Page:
I'm thinking of two approaches for the starship campaign I'd like to run: The first is a traditional multi-sided affair in which each player allocates a certain amount of ships to attack and/or defend multiple objectives; I envision this type of game will eventually end with one side victorious over the others. Call this choice the Admiral's Game (an extension of this is a system for shipbuilding, industrial development, and technology research: the Accountant's Game--fun, but too much work for me to actually run).
The second idea is closer to a traditional role-playing game--each player starts as the commander of a small starship and--with time, effort and a bit of luck--can get promoted to, buy or capture larger and larger ships, and eventually lead a squadron or even a fleet. Such a campaign has no specified endgame, and could run indefinitely. This would be the Captain's Game.
As I'm not sure which game I want to use for starship combat, I need to make the campaign system rules-independent. But it should easily translate across rulebooks. Here's what I have so far: Each player starts with one captain. Each captain has four attributes: spacefaring, crew, leadership, and luck.
- Spacefaring refers to all skills: piloting, navagating, electronics, shooting, and so on. This might affect initial setup, initiative, or other scenario-specific factors, depending on the referee.
- Crew represents the total capacity of the ship's personnel. This number will start out at 100% and can change during a battle and afterward, depending on a captain's performance. Note this is an abstract number, as a destroyer at 100% crew has less personnel in absolute numbers than a dreadnought. Crew percentages below 100 are usually handled by the combat rules; a cew percentage of more than 100 percent will not affect a ship's efficiency, but will help in replacing casualties after a battle or assigning prize crews to captured ships.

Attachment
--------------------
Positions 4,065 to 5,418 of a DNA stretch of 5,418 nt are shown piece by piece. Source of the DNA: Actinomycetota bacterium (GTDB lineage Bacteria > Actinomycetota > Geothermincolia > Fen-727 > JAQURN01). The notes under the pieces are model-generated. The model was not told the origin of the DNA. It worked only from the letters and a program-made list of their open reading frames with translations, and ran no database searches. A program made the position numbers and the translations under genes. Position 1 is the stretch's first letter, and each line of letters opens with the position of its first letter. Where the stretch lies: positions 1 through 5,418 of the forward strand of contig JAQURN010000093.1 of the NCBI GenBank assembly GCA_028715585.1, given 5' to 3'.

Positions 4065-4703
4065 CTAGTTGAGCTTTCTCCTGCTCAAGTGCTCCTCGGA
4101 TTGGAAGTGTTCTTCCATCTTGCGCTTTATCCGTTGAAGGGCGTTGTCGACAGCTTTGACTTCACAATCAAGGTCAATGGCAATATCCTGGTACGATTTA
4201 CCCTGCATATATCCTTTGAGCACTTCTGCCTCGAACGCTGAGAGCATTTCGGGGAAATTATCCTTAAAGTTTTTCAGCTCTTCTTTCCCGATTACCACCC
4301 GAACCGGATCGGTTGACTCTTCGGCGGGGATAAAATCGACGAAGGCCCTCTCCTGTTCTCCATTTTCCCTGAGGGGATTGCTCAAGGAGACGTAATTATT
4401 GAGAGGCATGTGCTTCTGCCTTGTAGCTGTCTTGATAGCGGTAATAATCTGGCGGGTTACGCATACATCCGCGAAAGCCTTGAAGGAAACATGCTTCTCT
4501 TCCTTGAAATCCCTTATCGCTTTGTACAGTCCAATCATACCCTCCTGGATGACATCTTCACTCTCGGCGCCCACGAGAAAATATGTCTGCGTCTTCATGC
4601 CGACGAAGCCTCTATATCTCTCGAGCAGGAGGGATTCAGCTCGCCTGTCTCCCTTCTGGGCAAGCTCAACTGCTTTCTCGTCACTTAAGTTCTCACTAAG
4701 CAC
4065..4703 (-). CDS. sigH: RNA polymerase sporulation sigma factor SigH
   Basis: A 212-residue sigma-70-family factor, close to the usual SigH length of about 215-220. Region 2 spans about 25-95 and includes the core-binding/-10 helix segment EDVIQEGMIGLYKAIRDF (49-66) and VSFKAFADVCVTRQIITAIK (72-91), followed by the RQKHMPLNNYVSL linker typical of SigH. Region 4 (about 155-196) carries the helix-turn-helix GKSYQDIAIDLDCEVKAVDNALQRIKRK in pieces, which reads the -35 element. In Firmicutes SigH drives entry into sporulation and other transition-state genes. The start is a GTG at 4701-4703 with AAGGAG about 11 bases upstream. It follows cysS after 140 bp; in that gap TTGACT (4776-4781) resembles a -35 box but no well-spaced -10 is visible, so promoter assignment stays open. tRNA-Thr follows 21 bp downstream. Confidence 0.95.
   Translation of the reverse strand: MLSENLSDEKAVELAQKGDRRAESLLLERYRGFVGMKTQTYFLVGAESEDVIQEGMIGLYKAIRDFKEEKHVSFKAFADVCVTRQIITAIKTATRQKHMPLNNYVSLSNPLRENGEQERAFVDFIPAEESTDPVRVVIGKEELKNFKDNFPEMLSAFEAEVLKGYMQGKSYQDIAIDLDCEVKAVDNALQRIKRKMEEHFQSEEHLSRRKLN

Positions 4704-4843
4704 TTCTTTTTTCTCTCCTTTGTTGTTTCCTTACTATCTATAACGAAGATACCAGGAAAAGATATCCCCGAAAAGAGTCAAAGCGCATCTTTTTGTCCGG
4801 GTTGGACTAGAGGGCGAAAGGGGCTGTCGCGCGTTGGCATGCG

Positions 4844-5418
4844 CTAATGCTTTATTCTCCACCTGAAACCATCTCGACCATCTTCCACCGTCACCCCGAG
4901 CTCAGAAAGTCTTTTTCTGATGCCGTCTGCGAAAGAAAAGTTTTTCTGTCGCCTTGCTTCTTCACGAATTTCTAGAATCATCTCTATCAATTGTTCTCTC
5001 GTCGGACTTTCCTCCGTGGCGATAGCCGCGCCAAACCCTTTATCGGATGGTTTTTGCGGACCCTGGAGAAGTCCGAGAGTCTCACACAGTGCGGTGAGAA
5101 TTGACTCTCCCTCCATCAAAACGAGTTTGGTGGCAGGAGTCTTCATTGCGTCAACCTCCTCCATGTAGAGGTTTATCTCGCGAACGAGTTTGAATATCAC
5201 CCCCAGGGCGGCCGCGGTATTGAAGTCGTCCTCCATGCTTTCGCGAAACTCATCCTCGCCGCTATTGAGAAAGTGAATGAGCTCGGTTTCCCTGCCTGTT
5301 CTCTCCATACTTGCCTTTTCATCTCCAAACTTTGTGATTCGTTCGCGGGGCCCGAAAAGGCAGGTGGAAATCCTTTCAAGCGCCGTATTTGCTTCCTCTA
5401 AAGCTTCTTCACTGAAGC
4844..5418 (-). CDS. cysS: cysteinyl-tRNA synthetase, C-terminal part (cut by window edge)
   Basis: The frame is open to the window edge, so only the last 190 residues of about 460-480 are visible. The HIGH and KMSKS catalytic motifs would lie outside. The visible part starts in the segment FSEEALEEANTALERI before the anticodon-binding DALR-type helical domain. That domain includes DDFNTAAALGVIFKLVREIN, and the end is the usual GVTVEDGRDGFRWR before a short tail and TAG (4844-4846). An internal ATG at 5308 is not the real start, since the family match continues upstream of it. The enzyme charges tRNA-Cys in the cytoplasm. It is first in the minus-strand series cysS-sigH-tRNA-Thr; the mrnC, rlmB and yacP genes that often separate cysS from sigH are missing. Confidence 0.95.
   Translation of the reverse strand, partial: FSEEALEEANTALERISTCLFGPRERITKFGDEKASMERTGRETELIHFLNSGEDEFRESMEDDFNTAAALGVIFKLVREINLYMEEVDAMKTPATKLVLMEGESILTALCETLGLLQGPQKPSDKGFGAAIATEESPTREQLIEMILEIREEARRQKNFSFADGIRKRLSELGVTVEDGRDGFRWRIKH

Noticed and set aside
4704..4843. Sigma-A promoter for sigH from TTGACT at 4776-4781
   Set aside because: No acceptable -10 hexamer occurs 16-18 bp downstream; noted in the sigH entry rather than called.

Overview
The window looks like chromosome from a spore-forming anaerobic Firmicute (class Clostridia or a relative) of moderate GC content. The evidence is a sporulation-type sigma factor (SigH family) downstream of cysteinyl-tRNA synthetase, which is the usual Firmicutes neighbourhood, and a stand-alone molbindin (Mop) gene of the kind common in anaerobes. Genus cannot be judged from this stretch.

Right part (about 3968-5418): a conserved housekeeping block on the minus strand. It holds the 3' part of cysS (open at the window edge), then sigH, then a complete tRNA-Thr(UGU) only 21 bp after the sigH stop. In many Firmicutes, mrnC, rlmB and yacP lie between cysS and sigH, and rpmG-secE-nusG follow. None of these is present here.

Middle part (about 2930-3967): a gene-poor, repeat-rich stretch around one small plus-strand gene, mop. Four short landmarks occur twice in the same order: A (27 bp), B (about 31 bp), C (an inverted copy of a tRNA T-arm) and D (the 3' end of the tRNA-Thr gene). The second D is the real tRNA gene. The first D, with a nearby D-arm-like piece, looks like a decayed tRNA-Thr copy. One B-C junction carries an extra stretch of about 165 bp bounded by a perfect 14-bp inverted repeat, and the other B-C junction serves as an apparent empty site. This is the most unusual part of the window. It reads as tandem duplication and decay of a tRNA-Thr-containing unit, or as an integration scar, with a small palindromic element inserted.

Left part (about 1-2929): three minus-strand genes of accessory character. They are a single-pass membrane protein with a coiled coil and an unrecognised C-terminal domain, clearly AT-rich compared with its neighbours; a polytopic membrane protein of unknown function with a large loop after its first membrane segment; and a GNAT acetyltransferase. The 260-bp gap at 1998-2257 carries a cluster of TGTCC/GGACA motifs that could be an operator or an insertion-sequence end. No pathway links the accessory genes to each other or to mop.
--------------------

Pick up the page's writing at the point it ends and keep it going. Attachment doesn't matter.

- Leadership is what it says on the tin: it affects how a captain recruits and maintains a crew. It also affects how well subordinate captains in other ships follow orders, as well as influencing negotiations with nonplayer entities.
- Luck stands for karma, fate, or script immunity. Mechanically, this attribute allows a player to reroll a single die roll, once per game, with a modifier equal to the captain's luck. Alternatively, once per game a player may reroll the opponent's die roll, modifying it by their luck.
What do you think? Does the Captain's Game sound like something you'd be interested in?